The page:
It’s waiting outside and it can sense your fear. No nightmare will prepare you for it!
Razorback, Russell Mulcahy’s mid ‘80s Ozploitation banger plays like a raucous mix of Jaws and Wake In Fright. The dark blue ocean is replaced with the deep oranges and red of the sun baked outback, a vastly inhospitable setting that helps the believability of the giant boar. Monsters roam the wasteland, stealing babies and destroying houses.
American Carl Winters comes to Australia to look for his missing wife Beth, who was filming a documentary on kangaroo culling. He soon falls in with wild-card brothers Dicko & Benny (classic wild card Oz weirdos who live in a cave) who may have had something to do with her disappearance. He also meets up with an old boar hunter Jake, who lost his grandson to the big pig and Sarah, a local woman studying the pig herds. They team up to hunt the Razorback, which culminates in a climactic showdown in the local Pet food factory.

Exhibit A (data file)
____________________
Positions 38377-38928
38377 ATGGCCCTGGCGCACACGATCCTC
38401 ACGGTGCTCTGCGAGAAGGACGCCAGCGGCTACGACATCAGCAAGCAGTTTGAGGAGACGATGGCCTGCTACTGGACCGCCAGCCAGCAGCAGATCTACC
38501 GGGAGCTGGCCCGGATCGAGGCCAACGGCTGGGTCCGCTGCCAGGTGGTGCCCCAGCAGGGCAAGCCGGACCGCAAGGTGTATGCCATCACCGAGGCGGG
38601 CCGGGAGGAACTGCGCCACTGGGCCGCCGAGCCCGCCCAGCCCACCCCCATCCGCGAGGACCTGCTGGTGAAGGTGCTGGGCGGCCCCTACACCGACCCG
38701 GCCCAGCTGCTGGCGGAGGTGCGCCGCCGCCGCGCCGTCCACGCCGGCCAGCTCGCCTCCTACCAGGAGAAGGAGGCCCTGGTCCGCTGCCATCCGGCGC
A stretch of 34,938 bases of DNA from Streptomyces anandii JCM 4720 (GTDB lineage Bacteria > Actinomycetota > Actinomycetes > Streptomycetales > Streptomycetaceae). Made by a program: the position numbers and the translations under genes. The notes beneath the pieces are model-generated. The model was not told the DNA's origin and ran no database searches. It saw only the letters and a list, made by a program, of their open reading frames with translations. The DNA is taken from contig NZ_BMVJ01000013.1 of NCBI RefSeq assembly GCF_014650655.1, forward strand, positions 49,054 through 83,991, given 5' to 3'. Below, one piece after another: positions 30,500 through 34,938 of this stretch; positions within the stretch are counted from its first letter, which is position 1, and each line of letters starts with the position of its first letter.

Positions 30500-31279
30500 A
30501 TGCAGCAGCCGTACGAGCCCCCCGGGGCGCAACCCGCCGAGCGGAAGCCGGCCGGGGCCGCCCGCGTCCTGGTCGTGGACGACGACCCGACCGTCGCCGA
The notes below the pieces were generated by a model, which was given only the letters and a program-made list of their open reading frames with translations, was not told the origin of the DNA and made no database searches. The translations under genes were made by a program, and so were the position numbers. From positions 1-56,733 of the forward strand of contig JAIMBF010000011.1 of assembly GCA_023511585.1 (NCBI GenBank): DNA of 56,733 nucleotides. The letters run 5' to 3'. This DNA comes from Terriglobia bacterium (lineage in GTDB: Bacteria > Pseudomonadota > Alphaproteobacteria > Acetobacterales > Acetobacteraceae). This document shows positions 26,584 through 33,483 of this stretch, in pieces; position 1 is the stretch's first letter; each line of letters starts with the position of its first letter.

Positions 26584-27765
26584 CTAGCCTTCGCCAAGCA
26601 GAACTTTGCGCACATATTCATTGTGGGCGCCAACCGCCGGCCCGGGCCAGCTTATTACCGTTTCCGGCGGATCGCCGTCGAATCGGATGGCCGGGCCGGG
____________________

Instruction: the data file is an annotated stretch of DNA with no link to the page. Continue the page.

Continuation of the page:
Like Spielberg’s film, Mulcahy is wise to show the giant boar fleetingly - long shots or extreme closeups help the practical FX by not lingering too long on the beast. And this is one big pig. It tears houses in half, destroys cars and lays waste to the factory with ease.
Mulcahy’s video director skills are used effectively here - he paints the screen with striking compositions, oversaturated lighting (you can feel the sun bursting from the screen) and long flickering shadows - it’s a visual feast. The moody synth score by Icehouse’s Iva Davies helps transport us to the Great Southern Land.
4 chazwazzers out of 5